In what I hope readers of this blog will consider a deft segue, I want to shift from the successful judicial mediation that I highlighted last month to one that didn’t proceed quite so smoothly.

Deals negotiated in mediation tend to hold or, at least, that’s been the conventional wisdom. The theory is that because of the consensual nature of the process parties tend to abide by the agreements they’ve struck in mediation.

In Ontario we’ve just had a rare high profile example of a situation where that wasn’t the case. A news summary of the decision in Kidd v. The Canada Life Assurance Co. can be read here and the full decision of Justice Perrel can be seen here. Both the article and the case are worth the read for those interested in such things.

Essentially this was an Ontario class action in which the plaintiff class claimed the surplus in the Canada Life employees pension; a surplus which, at the outset of the litigation in the mid-2000’s had an estimated value of $100 Million.

A mediation of this complex litigation was conducted by Justice Warren Winkler in April 2007. Regular readers will recognize the judge’s name as he was also the mediator in the recent high profile Nortel mediation.

The settlement arising from the 2007 mediation finally received Court approval (as must all settlements of Class Actions in Ontario) in January 2012.

No sooner was the settlement approved than it became apparent that, for a variety of reasons, the real actuarial surplus in the pension had shrunk from $100 Million to $14 Million. For this and other reasons the originally approved settlement could no longer be implemented. Further procedural jousting ensued culminating in a second judicial mediation by Mr. Justice Strathy of the Ontario Superior Court in December 2012.

The parties then applied to the Court for the approval of this amended settlement arising from that second mediation. Justice Perrel, one of the stars of the Ontario Bench when it comes to Class Actions, refused to approve the amended settlement finding that it was, “substantively, procedurally, circumstantially, and institutionally unfair”.

In the course of so-doing Justice Perrell noted, “The fact that a judge, in this case, Justice Strathy, or an experienced mediator facilitated a settlement is in my opinion, nothing more than a narrative fact. I do not know what Justice Strathy’s views are about the fairness of the Amended Settlement and his involvement is no testimonial for the Amended Settlement.”

Justice Perrel found that the original 2007 settlement was fair but was no longer fair. Nonetheless, as a Court-approved Class Action settlement it remained binding. The problem was that the original settlement had become impossible to implement.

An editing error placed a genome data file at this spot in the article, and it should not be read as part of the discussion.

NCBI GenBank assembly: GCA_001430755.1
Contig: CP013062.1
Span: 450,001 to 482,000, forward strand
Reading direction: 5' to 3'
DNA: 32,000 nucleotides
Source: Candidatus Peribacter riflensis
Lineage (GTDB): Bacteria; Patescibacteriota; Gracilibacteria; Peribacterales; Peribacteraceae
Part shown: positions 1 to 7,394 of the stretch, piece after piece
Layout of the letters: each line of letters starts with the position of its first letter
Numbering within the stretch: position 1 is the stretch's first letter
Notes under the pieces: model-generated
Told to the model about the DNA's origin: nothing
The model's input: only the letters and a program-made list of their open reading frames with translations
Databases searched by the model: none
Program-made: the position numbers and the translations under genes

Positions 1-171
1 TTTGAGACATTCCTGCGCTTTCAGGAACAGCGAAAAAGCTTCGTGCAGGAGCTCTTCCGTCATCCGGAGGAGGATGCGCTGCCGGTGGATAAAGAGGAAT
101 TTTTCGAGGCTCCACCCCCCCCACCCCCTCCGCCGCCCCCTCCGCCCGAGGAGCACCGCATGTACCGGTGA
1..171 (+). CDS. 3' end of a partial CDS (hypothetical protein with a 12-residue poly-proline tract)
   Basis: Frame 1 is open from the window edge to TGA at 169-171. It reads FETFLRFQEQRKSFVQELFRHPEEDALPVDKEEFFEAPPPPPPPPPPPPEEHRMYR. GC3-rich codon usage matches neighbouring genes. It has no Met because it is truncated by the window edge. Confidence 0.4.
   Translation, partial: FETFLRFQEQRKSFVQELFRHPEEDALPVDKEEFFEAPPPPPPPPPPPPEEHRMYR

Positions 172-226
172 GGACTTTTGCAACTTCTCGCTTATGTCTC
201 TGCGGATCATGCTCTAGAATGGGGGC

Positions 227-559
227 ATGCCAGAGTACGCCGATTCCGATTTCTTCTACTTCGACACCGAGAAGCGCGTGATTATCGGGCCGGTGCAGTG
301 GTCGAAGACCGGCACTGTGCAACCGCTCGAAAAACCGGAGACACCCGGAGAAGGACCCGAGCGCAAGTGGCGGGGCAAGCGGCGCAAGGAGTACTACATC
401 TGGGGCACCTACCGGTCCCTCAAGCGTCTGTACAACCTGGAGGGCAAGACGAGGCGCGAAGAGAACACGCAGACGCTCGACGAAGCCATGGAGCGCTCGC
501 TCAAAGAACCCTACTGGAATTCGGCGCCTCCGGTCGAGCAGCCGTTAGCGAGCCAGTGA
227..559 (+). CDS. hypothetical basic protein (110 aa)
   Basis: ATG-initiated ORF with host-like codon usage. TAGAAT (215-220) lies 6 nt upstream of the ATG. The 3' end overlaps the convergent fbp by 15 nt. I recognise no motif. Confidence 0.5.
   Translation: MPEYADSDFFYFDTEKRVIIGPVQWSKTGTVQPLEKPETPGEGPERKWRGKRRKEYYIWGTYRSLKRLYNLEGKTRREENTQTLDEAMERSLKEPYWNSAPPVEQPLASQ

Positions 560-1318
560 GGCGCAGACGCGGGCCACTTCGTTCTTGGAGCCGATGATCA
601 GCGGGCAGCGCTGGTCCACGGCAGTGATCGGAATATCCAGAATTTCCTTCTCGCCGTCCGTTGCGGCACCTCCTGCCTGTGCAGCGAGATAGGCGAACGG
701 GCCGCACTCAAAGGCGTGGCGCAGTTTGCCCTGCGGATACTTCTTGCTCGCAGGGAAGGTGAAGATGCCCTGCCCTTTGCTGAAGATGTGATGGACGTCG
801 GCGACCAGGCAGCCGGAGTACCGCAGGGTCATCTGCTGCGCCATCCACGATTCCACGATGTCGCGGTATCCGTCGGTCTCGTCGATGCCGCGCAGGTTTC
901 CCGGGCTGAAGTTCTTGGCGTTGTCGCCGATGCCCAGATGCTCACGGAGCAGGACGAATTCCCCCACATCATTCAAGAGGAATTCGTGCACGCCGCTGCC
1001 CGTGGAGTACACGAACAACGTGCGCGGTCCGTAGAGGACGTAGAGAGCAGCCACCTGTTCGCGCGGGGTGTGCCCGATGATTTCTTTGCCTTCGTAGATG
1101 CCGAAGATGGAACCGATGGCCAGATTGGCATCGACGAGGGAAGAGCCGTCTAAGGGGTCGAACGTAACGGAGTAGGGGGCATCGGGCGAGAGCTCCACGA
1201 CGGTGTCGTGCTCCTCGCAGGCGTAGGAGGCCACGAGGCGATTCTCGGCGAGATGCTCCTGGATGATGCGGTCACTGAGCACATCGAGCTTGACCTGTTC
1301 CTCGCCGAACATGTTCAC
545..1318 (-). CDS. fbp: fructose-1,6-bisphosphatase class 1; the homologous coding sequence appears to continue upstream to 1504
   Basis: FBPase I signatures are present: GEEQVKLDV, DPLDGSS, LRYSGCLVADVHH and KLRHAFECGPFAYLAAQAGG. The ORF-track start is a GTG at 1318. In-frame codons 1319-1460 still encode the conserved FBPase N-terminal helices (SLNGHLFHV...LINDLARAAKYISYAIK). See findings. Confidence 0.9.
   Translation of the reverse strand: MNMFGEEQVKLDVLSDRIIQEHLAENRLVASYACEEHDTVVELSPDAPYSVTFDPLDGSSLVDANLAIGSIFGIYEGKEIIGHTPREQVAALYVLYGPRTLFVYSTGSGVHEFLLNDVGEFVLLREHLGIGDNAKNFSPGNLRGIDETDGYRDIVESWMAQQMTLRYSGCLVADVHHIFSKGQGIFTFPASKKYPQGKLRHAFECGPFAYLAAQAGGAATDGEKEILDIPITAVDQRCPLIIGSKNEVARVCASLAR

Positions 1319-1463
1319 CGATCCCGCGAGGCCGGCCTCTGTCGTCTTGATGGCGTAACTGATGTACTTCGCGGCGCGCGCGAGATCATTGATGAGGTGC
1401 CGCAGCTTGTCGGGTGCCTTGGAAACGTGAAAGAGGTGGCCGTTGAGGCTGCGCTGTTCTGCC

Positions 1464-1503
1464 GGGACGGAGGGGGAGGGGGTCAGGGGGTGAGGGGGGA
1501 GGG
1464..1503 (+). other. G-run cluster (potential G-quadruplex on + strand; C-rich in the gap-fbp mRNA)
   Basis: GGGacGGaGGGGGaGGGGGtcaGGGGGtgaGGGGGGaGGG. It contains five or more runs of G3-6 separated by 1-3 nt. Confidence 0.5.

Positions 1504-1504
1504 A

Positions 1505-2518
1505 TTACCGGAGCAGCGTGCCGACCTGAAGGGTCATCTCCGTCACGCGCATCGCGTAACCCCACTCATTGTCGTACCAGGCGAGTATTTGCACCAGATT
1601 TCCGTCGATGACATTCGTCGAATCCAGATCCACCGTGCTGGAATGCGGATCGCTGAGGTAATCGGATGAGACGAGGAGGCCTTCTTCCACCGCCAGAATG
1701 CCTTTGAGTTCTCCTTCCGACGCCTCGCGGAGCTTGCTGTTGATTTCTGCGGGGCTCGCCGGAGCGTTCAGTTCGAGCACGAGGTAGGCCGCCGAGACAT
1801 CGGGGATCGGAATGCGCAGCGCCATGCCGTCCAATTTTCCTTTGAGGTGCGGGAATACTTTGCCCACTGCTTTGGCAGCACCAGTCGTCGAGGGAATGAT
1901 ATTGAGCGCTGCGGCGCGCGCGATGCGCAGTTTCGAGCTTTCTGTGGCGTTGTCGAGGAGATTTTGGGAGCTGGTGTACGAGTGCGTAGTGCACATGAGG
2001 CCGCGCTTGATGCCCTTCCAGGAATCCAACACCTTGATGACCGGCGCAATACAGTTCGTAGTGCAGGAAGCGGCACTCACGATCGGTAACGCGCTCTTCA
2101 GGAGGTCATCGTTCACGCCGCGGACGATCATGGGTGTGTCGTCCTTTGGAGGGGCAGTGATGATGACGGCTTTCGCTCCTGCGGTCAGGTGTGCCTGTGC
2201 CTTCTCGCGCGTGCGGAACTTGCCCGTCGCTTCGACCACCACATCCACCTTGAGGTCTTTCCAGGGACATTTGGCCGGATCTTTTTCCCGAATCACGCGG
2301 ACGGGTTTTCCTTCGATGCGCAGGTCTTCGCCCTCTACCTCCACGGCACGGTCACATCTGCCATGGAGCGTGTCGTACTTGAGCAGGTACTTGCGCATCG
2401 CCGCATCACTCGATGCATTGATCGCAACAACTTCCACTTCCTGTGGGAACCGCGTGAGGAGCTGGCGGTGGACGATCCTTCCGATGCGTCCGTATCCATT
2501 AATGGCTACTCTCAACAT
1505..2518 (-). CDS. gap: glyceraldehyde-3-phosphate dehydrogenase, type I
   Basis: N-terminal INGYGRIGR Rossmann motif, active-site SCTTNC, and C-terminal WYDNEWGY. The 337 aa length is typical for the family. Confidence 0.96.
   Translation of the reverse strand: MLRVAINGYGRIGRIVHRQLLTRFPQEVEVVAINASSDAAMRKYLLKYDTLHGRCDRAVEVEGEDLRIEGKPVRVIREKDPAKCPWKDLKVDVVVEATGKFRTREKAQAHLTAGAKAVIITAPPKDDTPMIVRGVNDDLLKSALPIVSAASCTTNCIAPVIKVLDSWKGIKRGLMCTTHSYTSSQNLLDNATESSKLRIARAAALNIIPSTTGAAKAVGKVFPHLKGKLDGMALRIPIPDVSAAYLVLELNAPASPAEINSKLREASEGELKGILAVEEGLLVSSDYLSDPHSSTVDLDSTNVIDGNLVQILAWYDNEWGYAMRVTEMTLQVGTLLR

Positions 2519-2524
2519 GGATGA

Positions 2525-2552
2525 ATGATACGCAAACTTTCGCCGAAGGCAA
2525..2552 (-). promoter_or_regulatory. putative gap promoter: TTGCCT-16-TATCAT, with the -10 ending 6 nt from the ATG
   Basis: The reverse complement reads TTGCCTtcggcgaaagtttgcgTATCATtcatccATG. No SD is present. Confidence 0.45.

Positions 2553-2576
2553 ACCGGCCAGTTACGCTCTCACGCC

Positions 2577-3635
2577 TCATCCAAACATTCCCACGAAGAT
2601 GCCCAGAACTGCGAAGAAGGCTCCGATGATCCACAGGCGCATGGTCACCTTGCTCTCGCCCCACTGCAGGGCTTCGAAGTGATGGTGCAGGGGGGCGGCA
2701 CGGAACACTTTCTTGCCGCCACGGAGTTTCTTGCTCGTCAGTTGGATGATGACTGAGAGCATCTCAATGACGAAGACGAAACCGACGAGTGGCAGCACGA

Justice Perrel clearly indicated the further changes to the Amended Settlement that would make it fair but he lacked the jurisdiction to further amend the settlement himself. It will be interesting to see if the parties accept his suggestions and come back a third time for approval of the settlement of this litigation.

In Ontario, as far as I’m aware, it is rare for a mediated settlement to subsequently fall apart. One of the few reported cases in this area actually involves a case in which I served as mediator. The reported decision in Boulanger v. The Great-West Life Assurance Co, upholding the settlement agreement, can be seen here .

My understanding is that the situation is a bit different south of the boarder. A very interesting essay by Professor Jacqueline M. Nolan-Haley, Judicial Review of Mediated Settlement Agreements: Improving Mediation with Consent? (that can be downloaded here) notes, “Research on mediation litigation conducted by Professors James Coben and Peter Thompson of the period 1999 through 2003 shows that the highest number of litigated mediation cases involve challenges to enforceability of mediated agreements. Their follow-up studies through 2007 also show that parties, not always pleased with their agreements, sought to avoid enforceability.”

I appreciate there is a significant distinction between mediated settlements that prove not to be durable due to unforeseen changes to interest rates and financial markets, on the one hand, and mediated settlements whose durability is called into question due to “buyer’s remorse”. Still, I think this is an issue calling for more reflection on the part of mediators. Good practice requires that we ask ourselves, “what can I appropriately do to enhance the durability of this settlement?”

Update on Cynthia Vanier.

I first blogged on the plight of Canadian mediator Cynthia Vanier here. There was a huge development in her case in Mexico last week with the Mexican Supreme Court ordering her immediate release. A media report can be seen here. Also, for a more detailed analysis of the whole affair you can watch an excellent one-hour documentary prepared by the Canadian Broadcasting Corporation’s 5th Estate program here.

 


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